Sportsmanship in Black: Fritz Pollard

Pioneers are important in any people’s history.  Their accomplishments go far beyond being “first.”  Pioneers motivate others to meet and surpass previously unattainable goals.  Such is the case of one Frederick Douglass “Fritz” Pollard.  Fritz Pollard was born on January 27, 1894 in Chicago, Illinois.  He played college football at Brown University; graduating in 1919.  Pollard was one of the first two African-American players in the NFL when the league formed in 1920.  He joined the Akron Pros as a halfback and became the team’s head coach in 1921.  Pollard played for and/or coached four different teams in his NFL career.  He is enshrined in both the College and Pro Football Halls of Fame.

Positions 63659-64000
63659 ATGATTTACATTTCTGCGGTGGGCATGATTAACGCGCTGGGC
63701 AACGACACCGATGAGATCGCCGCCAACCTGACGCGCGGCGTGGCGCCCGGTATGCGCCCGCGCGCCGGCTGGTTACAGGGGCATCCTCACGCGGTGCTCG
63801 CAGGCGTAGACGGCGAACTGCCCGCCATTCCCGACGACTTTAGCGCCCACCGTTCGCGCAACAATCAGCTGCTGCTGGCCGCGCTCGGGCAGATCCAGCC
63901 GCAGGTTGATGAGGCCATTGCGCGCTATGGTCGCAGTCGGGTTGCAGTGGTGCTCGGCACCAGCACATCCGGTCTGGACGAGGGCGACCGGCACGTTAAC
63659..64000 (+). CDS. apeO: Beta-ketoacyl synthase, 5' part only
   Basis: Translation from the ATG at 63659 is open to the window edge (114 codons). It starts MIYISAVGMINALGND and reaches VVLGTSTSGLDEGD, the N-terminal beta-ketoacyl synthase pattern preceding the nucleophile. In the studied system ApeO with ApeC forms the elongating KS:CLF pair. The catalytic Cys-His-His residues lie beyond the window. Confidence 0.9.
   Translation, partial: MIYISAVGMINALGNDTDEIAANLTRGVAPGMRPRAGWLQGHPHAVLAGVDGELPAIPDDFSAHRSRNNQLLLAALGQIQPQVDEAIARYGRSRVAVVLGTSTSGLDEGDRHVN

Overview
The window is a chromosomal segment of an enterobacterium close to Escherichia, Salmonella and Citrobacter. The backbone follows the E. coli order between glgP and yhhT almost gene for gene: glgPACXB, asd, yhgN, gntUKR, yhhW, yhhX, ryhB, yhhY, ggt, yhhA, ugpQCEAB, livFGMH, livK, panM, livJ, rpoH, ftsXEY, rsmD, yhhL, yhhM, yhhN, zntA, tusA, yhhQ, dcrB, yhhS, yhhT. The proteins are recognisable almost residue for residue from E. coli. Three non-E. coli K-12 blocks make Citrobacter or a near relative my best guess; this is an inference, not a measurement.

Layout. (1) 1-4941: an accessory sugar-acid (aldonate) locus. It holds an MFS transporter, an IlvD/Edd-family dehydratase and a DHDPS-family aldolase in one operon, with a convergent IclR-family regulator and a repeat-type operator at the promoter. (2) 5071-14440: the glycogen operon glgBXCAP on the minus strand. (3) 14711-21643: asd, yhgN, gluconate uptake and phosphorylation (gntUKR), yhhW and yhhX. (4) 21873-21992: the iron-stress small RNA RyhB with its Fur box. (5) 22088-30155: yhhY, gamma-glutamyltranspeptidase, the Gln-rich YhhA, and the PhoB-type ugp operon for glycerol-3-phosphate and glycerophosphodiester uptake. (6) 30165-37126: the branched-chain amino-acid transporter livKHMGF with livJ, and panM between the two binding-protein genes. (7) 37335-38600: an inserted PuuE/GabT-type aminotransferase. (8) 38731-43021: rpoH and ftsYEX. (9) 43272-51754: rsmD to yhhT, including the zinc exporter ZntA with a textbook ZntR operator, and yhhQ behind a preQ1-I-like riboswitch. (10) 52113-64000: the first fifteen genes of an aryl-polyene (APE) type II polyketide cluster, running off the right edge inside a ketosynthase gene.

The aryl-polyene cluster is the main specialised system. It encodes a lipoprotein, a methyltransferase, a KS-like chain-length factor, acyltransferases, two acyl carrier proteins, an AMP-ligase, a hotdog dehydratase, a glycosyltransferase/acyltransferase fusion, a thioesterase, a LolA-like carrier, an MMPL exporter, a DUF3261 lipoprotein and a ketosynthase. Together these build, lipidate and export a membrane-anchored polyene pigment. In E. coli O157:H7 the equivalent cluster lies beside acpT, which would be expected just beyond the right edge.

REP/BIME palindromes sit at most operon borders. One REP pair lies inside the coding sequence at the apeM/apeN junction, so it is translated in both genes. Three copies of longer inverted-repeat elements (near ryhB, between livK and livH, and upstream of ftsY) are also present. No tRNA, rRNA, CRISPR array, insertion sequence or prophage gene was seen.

Pollard was a forerunner to Dennis Green, Tony Dungy, Jim Caldwell, and Mike Tomlin.  As evidenced by Pollard and others, African-Americans were integral to the beginning, growth, and development of what is now the most popular sports league in America.  He graduated from an Ivy League school and was a head coach in the league’s second year of existence.  How the intelligence of black players as a collective was ever questioned should be called out as a complete fallacy.  Current players and coaches should look to Pollard as inspiration for what can be done when the opportunity presents itself.  While the NFL has not been perfect in its record of minority inclusion, the league is the closest thing we have to a meritocracy.  Teams want to win and it’s hard to keep good players and coaches out where winning is such a valued commodity.  Until next time…

Be a Good Sport!



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